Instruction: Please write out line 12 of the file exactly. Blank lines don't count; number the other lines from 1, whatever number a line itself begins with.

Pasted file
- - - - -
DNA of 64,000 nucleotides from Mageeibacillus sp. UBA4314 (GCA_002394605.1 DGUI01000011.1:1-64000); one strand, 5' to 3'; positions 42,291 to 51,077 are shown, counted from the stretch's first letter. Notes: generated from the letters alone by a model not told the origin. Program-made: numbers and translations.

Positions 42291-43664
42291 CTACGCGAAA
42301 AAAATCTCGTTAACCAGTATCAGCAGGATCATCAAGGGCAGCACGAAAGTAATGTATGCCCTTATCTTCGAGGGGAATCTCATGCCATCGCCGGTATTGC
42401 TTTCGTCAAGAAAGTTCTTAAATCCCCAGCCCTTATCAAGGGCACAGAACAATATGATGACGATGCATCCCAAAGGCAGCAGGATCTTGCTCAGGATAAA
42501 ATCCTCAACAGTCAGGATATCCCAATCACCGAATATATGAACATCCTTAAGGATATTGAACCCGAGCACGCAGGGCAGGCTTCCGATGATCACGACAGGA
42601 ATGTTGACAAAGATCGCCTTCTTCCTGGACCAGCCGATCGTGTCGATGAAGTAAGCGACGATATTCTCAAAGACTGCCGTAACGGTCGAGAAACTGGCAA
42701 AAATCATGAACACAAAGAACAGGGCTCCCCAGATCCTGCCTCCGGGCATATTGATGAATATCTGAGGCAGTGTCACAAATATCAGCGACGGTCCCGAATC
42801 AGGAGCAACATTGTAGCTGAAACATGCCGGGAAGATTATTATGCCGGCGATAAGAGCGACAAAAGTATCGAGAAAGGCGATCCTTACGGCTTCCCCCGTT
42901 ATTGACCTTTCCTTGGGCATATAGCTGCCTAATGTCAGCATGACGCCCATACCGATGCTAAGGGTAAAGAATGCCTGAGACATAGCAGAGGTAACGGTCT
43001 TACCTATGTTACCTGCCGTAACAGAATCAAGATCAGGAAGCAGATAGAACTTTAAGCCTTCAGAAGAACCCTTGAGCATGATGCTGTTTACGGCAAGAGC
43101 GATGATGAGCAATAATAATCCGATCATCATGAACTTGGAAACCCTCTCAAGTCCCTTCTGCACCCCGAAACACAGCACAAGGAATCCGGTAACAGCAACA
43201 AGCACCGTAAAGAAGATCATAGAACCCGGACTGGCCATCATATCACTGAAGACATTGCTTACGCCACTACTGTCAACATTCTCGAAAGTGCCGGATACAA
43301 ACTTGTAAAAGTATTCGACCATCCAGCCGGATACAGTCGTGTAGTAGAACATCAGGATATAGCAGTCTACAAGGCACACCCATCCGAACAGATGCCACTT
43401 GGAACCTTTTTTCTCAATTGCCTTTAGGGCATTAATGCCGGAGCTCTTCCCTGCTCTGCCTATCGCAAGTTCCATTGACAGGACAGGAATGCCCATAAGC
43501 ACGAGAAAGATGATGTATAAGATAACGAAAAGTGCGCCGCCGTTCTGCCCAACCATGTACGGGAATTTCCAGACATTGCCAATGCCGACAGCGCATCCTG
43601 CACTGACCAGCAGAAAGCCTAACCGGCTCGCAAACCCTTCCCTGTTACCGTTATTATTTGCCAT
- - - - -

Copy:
43101 GATGATGAGCAATAATAATCCGATCATCATGAACTTGGAAACCCTCTCAAGTCCCTTCTGCACCCCGAAACACAGCACAAGGAATCCGGTAACAGCAACA